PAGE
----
23. A drug delivery device according to claim 22 wherein the sleeve is made from expanded PTFE.
24. A drug delivery device according to claim 1 wherein the drug is also releasably associated with the blood-contacting surface of the vascular implant.
25. A drug delivery device according to claim 1 wherein at least one further drug is provided releasably associated with the helical formation.
26. A drug delivery device according to claim 1 wherein the helix angle of the helical formation is between 8° and 20°.
27. A drug delivery device according to claim 1 wherein the helical formation comprises at least one fin.
28. A drug delivery device according to claim 27 wherein the at least one fin has the shape of a right-angle triangle in cross-section.
29. A drug delivery device according to claim 27 wherein the at least one fin has the shape of an isosceles triangle in cross-section.
30. A drug delivery device according to claim 27 where the at least one fin has the shape of a bell in cross-section.
31. A drug delivery device according to claim 30 where the at least one fin has the shape of an asymmetric bell in cross-section.
32. A drug delivery device according to claim 1 wherein the helical formation comprises a groove.
Description
TECHNICAL FIELD

The present invention relates to a drug delivery device and, more particularly, an implantable drug delivery device.

BACKGROUND ART

It is known in the art to implant intravascular stents into the blood vessels of individuals where there has been stenosis of the blood vessel. Typically, the stent comprises an expandable tube which is introduced into the individual remote from the site of stenosis. The stent is moved into position in the blood vessel of the individual and then, once in place, expanded so as to enlarge the blood vessel and so restore normal blood flow.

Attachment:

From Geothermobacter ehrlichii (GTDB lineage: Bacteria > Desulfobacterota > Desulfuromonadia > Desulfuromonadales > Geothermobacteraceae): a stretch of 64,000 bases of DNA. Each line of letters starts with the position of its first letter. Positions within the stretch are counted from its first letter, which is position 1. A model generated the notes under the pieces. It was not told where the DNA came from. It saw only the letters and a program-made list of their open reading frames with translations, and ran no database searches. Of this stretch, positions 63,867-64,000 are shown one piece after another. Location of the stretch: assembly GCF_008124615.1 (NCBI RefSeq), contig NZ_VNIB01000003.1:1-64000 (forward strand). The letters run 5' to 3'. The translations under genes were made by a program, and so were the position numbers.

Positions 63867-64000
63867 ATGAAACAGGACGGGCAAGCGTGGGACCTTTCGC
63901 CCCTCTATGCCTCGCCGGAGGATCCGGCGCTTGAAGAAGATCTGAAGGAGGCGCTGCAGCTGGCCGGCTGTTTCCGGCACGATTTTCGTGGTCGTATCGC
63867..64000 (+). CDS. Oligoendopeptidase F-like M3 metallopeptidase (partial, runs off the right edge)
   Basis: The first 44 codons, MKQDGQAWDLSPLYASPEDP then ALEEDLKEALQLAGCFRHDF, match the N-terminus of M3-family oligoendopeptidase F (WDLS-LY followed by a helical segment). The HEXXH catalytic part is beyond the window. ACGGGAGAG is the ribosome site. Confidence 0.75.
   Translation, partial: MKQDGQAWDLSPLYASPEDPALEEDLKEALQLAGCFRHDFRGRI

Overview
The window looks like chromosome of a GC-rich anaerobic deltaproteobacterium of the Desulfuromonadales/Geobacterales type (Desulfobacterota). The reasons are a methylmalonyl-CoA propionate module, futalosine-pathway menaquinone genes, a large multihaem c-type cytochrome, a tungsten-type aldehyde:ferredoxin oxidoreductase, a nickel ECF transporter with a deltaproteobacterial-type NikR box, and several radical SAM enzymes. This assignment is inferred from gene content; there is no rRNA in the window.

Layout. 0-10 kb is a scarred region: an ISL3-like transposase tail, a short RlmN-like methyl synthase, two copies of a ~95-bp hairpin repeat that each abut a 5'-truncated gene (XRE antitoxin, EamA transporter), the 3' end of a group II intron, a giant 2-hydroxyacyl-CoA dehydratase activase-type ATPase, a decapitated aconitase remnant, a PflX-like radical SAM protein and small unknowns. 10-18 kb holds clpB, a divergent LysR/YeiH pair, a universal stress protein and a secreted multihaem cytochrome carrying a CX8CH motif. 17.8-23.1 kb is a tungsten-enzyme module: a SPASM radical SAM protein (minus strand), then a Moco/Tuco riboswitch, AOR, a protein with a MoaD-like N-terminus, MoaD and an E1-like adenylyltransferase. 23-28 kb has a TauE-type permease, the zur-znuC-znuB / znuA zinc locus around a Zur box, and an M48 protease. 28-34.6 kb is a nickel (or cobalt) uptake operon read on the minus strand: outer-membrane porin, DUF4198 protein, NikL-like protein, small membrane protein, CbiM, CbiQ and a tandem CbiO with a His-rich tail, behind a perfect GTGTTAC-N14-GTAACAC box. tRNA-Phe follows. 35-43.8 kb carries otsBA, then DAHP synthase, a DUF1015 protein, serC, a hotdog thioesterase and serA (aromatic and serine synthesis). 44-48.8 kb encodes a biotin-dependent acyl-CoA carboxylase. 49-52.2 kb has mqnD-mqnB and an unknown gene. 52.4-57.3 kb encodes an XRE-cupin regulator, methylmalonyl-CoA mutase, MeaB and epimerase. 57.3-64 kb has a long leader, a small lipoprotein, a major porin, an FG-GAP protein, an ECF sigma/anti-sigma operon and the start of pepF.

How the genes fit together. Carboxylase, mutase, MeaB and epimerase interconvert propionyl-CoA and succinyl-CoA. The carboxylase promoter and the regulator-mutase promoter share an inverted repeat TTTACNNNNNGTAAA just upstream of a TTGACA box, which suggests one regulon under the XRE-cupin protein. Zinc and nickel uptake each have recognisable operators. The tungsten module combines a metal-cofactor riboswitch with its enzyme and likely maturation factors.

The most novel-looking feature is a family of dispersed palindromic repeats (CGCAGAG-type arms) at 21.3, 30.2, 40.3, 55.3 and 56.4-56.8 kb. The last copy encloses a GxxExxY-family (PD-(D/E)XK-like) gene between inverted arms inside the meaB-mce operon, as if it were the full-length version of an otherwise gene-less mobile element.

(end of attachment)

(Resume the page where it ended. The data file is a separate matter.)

WO-A-00/38591, WO-A-03/045280 and WO-A-03/045278 (each of which is incorporated herein by reference) disclose that an intravascular stent may be provided with a helical formation in its interior so as to induce helical or spiral blood flow in the blood vessel in which it is implanted. The helical formation can be a ridge or a groove. The benefit of introducing helical or spiral blood flow is that turbulent flow and dead regions (which can be a problem in stents without a helical formation) can be eliminated. This, in turn, reduces the likelihood of plaque formation, reduced flow capacity and thromboses in the blood vessel.

Similarly, it is known to implant vascular grafts into a blood vessel to replace a damaged section of blood vessel.